Lexis diagrams

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Description

The follow-up histories represented by a Lexis object can be plotted using one or two dimensions. The two dimensional plot is a Lexis diagram showing follow-up time simultaneously on two time scales.

Usage

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## S3 method for class 'Lexis'
plot(x=Lexis( entry=list(Date=1900,Age=0), exit=list(Age=0) ),
                     time.scale = NULL, type="l", breaks="lightgray", ...)
## S3 method for class 'Lexis'
points(x, time.scale = options()[["Lexis.time.scale"]] , ...)
## S3 method for class 'Lexis'
lines(x, time.scale = options()[["Lexis.time.scale"]], ...)
## S3 method for class 'Lexis'
PY.ann(x, time.scale = options()[["Lexis.time.scale"]], digits=1, ...)

Arguments

x

An object of class Lexis. The default is a bogus Lexis object, so that plot.Lexis can be called without the first argument and still produce a(n empty) Lexis diagram. Unless arguments xlim and ylim are given in this case the diagram is looking pretty daft.

time.scale

A vector of length 1 or 2 giving the time scales to be plotted either by name or numerical order

type

Character indication what to draw: "n" nothing (just set up the diagram), "l" - liefelines, "p" - endpoints of follow-up, "b" - both lifelines and endpoints.

breaks

a string giving the colour of grid lines to be drawn when plotting a split Lexis object. Grid lines can be suppressed by supplying the value NULL to the breaks argument

digits

Numerical. How many digits after the demimal points should be when plotting the person-years.

...

Further graphical parameters to be passed to the plotting methods.

Grids can be drawn (behind the life lines) using the following parameters in plot:

  • grid If logical, a background grid is set up using the axis ticks. If a list, the first component is used as positions for the vertical lines and the last as positions for the horizontal. If a nunerical vector, grids on both axes are set up using the distance between the numbers.

  • col.grid="lightgray" Color of the background grid.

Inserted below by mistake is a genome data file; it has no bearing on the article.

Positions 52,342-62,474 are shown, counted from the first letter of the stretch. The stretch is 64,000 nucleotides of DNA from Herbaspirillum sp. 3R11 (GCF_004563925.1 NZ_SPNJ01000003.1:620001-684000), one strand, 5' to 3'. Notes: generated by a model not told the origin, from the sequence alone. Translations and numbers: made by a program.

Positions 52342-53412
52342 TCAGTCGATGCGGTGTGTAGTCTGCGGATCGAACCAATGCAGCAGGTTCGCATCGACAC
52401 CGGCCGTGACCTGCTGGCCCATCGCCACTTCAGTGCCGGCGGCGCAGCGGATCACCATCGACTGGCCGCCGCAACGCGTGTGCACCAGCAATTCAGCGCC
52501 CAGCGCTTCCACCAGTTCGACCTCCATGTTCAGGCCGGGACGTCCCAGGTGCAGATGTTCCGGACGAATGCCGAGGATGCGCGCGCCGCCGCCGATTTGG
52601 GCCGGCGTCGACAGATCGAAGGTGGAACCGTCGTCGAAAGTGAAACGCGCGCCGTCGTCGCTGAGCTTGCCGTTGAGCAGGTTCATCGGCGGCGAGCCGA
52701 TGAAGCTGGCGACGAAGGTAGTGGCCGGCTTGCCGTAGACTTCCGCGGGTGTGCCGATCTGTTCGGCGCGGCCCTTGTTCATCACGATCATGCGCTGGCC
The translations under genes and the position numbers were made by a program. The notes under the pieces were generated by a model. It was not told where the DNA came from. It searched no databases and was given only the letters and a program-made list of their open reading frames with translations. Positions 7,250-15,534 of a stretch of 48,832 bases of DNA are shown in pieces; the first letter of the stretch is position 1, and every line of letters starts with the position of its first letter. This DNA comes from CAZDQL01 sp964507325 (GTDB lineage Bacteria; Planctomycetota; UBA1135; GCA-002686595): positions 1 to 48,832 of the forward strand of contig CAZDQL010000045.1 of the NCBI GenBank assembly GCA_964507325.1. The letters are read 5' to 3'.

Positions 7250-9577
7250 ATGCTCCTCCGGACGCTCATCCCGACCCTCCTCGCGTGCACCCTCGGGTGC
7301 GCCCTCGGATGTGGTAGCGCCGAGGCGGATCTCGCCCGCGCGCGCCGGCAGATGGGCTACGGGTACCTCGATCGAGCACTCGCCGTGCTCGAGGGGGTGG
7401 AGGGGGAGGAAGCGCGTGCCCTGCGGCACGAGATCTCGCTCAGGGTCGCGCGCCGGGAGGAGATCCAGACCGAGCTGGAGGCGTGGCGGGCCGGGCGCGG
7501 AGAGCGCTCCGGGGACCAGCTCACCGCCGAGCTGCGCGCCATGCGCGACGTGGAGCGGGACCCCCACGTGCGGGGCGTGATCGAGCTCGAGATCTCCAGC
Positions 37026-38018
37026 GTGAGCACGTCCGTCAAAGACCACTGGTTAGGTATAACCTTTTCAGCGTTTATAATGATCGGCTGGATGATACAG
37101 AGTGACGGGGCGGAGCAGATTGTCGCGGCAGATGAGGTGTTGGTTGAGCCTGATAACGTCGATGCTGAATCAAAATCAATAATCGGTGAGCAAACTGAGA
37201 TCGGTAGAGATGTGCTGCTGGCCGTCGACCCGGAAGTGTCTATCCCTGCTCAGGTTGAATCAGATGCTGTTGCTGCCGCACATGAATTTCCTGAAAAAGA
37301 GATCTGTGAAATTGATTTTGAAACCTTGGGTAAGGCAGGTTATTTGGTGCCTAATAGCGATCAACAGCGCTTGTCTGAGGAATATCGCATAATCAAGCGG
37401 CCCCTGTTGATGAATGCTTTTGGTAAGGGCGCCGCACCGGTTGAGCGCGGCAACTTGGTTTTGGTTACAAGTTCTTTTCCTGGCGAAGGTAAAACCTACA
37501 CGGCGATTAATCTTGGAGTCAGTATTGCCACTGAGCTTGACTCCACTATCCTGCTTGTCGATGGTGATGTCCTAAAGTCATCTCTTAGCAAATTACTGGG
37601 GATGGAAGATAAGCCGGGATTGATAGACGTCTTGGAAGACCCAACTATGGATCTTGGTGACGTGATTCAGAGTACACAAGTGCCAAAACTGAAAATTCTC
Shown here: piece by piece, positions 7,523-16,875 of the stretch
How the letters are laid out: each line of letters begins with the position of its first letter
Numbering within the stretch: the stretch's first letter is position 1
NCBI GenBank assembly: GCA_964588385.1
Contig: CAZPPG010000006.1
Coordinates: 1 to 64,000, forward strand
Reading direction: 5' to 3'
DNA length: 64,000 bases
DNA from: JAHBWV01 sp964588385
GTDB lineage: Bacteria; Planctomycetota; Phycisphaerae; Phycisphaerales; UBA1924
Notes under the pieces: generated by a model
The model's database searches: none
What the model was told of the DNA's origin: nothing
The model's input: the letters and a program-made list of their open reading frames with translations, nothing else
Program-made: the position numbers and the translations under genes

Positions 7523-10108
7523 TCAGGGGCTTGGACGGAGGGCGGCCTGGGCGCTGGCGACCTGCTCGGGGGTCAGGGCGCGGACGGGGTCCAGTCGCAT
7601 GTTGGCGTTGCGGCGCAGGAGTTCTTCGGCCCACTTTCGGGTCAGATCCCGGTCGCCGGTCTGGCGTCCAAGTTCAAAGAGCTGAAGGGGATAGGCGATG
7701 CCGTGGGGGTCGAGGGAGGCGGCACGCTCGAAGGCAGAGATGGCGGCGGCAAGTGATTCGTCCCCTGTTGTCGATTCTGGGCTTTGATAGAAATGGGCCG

• lty.grid=2 Line type for the grid.

  • coh.grid=FALSE Should a 45 degree grid be plotted?

Details

The plot method for Lexis objects traces “life lines” from the start to the end of follow-up. The points method plots points at the end of the life lines.

If time.scale is of length 1, the life lines are drawn horizontally, with the time scale on the X axis and the id value on the Y axis. If time.scale is of length 2, a Lexis diagram is produced, with diagonal life lines plotted against both time scales simultaneously.

If lex has been split along one of the time axes by a call to splitLexis, then vertical or horizontal grid lines are plotted (on top of the life lines) at the break points.

PY.ann writes the length of each (segment of) life line at the middle of the line. Not advisable to use with large cohorts. Another example is in the example file for occup.

Author(s)

Martyn Plummer

See Also

Lexis, splitLexis

Examples

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# A small bogus cohort
xcoh <- structure( list( id = c("A", "B", "C"),
                      birth = c("14/07/1952", "01/04/1957", "10/06/1987"),
                      entry = c("04/08/1965", "08/09/1972", "23/12/1991"),
                       exit = c("27/06/1997", "23/05/1995", "24/07/1998"),
                       fail = c(1, 0, 1) ),
                     .Names = c("id", "birth", "entry", "exit", "fail"),
                  row.names = c("1", "2", "3"),
                      class = "data.frame" )

# Convert the character dates into numerical variables (fractional years)
xcoh$bt <- cal.yr( xcoh$birth, format="%d/%m/%Y" )
xcoh$en <- cal.yr( xcoh$entry, format="%d/%m/%Y" )
xcoh$ex <- cal.yr( xcoh$exit , format="%d/%m/%Y" )

# See how it looks
xcoh

# Define as Lexis object with timescales calendar time and age
Lcoh <- Lexis( entry = list( per=en ),
                exit = list( per=ex, age=ex-bt ),
         exit.status = fail,
                data = xcoh )

# Default plot of follow-up
plot( Lcoh )
# Show follow-up time
PY.ann( Lcoh )

# Show exit status
plot( Lcoh, type="b" )
# Same but failures only
plot( Lcoh, type="b", pch=c(NA,16)[Lcoh$fail+1] )

# With a grid and deaths as endpoints
plot( Lcoh, grid=0:10*10, col="black" )
points( Lcoh, pch=c(NA,16)[Lcoh$lex.Xst+1] )
# With a lot of bells and whistles:
plot( Lcoh, grid=0:20*5, col="black", xaxs="i", yaxs="i",
      xlim=c(1960,2010), ylim=c(0,50), lwd=3, las=1 )
points( Lcoh, pch=c(NA,16)[Lcoh$lex.Xst+1], col="red", cex=1.5 )

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